And thanks Lawpartner for your very helpful PM. Though it does not solve my questions about how I can raise the money or how I can get a job, it points me in the right direction as far as how i should go about the whole process and the steps involved. And yes, I found answer to my earlier query.. one doesnt need JD or LLM to sit for bar if one has LLB from a common law country.

And thanks Lawpartner for your very helpful PM. Though it does not solve my questions about how I can raise the money or how I can get a job, it points me in the right direction as far as how i should go about the whole process and the steps involved. And yes, I found answer to my earlier query.. one doesnt need JD or LLM to sit for bar if one has LLB from a common law country.
quote

i think you merely prove the point that going to HLS (or other top 5/10 school) is a boon for anyone's career. you obviously did well in your LLB and ranked highly in your LLM classes which you shared w/ JD students.

however, once you venture outside the top 10 schools you really shouldn't set your sights on working for an international law firm, whether here in the US or back in your home country. it's possible, but quite difficult, at least if you want to work as a US associate and command US level compensation.

i did the full JD at a first tier school, but not top 10. more like 29 at the time, 1999-2002. even w/ a very good UK LLB behind me, fluency in relevant foreign languages, over 4 yrs work experience, 2 yrs living overseas, native english speaking, good grades etc it was nigh impossible to even land an interview with a half decent firm, whether for work here or back in London.

i now work for a small rural firm in the southwest US and still earn less than 40K, am now in my early 30s, and while i enjoy my job tremendously, i still harbor my earlier goal of working for a caliber firm either here or back in the UK oneday. obviously, a move back home to the UK right now would be a career-killer.


I posted this in another thread, but I thought I should reproduce it here because it is relevant:
_______________________________________

There is obviously a lot of myth and confusion running around these boards about post-LLM careers in the US, so I thought it might be helpful for me to offer my own thoughts.

I will start with some brief details about my background, so that you can understand where I am coming from. I am from a developing country, I obtained my LLB from a top law school in England, and I am doing the LLM now at Harvard. I have never worked before, so I am one of those 23-year-old inexperienced youngsters in our class of extremely talented and accomplished people here. I received job offers from four top Wall Street law firms to join their New York offices permanently as an associate after my LLM (these are the most 'prestigious' jobs which pay $145,000!).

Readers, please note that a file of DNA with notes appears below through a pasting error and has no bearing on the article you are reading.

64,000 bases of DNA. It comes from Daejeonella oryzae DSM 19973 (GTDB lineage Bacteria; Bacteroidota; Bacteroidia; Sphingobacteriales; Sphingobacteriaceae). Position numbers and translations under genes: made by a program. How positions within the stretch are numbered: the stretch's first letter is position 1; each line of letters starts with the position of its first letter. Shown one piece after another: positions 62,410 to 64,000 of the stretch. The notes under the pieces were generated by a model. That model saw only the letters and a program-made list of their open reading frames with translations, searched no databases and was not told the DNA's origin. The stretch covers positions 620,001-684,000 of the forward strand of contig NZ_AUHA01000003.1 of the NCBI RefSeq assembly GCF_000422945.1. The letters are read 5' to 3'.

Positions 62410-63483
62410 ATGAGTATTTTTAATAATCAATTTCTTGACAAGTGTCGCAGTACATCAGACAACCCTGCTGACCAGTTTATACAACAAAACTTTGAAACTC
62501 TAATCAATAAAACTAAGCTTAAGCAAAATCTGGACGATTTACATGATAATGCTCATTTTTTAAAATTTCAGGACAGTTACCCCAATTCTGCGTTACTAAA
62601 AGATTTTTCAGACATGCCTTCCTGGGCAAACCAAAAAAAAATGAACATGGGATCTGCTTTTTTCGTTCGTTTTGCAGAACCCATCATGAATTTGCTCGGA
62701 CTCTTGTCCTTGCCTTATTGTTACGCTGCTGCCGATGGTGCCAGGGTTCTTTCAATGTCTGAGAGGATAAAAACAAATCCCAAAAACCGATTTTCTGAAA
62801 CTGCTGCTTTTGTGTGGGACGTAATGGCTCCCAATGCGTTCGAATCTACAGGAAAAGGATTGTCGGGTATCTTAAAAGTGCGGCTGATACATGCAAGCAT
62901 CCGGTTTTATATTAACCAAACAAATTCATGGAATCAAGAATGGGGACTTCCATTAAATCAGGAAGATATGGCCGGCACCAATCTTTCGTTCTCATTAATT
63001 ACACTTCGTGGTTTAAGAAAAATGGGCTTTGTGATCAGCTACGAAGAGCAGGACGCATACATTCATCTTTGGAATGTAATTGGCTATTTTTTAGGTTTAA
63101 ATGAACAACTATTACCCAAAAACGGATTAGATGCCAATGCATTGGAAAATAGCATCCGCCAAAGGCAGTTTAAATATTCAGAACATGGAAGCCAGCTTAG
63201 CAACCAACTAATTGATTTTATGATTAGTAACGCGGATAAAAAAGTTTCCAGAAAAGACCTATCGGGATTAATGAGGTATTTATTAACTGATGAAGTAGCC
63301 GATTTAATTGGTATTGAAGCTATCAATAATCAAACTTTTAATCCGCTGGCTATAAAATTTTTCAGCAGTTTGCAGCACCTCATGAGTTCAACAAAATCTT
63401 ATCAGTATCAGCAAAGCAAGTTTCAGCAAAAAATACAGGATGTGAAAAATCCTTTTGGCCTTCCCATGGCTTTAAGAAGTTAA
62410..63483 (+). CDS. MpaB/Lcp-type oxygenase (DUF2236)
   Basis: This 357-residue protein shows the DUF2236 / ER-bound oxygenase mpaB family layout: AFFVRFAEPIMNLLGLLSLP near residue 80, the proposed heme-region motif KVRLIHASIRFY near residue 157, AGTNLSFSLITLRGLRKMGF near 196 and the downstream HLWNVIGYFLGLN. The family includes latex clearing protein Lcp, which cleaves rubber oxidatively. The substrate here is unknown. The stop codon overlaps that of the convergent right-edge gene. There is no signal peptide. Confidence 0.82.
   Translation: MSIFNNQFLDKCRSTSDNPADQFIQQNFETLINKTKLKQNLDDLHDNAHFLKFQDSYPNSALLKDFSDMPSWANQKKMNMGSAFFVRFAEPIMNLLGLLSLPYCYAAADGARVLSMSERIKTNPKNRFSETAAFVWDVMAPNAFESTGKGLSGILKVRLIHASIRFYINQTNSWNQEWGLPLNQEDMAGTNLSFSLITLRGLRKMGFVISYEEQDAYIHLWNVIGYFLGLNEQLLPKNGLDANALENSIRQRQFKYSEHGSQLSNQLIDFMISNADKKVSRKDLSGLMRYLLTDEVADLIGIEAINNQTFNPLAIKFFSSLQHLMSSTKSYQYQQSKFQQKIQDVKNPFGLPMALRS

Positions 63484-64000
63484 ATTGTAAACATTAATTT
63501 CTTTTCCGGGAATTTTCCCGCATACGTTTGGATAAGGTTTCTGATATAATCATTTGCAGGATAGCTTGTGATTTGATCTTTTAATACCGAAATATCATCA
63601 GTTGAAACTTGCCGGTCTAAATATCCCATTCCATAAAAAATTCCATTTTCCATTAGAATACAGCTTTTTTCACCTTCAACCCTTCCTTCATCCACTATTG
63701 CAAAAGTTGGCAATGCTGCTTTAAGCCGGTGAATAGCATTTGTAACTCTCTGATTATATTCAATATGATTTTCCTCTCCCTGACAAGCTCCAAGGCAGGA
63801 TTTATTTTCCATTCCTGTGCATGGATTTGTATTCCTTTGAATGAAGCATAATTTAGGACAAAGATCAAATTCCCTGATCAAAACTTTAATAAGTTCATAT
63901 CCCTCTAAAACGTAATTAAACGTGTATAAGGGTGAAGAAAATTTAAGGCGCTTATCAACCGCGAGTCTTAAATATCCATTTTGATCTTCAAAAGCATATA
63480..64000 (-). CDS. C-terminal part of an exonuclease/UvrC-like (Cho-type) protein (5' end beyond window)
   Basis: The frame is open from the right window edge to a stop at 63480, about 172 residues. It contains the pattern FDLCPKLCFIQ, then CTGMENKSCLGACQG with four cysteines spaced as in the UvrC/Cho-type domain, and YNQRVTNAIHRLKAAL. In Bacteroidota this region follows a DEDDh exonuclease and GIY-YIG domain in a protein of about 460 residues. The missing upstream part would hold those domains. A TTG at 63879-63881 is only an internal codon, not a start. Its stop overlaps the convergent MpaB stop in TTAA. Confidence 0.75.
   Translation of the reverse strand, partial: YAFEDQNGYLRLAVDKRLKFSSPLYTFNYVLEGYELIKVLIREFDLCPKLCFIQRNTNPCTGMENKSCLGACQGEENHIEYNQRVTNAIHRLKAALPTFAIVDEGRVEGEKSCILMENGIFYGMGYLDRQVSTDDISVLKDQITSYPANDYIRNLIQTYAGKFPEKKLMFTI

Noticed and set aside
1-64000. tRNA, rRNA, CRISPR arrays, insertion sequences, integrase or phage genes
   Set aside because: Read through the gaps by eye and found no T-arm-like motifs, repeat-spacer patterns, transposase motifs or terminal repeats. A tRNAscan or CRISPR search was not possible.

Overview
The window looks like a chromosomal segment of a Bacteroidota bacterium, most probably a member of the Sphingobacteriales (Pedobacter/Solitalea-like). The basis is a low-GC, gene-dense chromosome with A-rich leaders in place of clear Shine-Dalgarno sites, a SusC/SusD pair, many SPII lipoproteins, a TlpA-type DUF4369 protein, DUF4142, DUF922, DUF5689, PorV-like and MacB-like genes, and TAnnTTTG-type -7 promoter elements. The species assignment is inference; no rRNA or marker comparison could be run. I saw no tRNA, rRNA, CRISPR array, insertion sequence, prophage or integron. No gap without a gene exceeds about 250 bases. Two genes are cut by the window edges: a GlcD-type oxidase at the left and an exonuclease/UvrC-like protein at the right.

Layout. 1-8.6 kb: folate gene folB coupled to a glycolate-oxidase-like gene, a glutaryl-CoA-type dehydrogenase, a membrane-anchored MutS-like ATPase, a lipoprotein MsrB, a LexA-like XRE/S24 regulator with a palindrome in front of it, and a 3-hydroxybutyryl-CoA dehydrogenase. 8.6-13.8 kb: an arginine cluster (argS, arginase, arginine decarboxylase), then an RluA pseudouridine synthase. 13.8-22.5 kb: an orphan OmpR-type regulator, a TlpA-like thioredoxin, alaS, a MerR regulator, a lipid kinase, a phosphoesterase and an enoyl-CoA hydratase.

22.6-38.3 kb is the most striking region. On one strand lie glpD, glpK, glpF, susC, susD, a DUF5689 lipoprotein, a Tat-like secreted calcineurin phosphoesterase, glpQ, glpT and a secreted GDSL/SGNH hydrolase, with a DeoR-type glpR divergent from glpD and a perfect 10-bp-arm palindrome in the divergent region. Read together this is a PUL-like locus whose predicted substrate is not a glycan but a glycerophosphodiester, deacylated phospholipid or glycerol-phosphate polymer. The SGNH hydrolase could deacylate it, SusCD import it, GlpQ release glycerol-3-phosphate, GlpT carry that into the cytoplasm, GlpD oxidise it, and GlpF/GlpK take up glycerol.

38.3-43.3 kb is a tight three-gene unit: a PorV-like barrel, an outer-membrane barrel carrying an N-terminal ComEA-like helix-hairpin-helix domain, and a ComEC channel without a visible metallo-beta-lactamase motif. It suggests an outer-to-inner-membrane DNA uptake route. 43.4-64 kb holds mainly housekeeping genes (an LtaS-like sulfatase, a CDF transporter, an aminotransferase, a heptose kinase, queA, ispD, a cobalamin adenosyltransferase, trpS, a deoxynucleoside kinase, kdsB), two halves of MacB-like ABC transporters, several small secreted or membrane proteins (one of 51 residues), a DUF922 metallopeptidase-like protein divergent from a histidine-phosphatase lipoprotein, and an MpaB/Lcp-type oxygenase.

In general, this has been my experience: It is true that JD students have it much, much easier than LLM students in finding a law firm job in the US. However, some US law firms in the US do recruit LLM students, and if so, these are the general factors which inform them (I specifically asked all the law firms that made me offers, and their answers confirm my friends' job hunt experiences):

1. Location of your first law school - in general, people with LLBs from the English-speaking common law countries are most highly regarded (e.g. UK, Canada, Australia, then followed by India and Singapore).

2. Your English 'SPEAKING' abilities - law firms are less impressed by your TOEFL score, than your speaking abilities. American law firm partners tend to be very turned turned off by strong foreign accents.

3. Your LLM fall semester grades - since many firms recruit in the Spring, they will want to see your LLM fall semester grades. If your grades are excellent (especially at law schools like Harvard where the LLMs are placed on the same curve as the JDs), you will be highly regarded.

4. Your LLM school - law firms are DEFINITELY picky with this one. They essentially look a lot more at places like Harvard, Columbia and NYU. I would say it is COMPLETELY UNTRUE that you stand a better chance at Columbia than Harvard. The reason why placement is better at Columbia is probably more Columbia LLM students apply for jobs in the US, whereas the Harvard LLM class has a lot of people who are keen to return to their high profile public / academic positions in their own countries.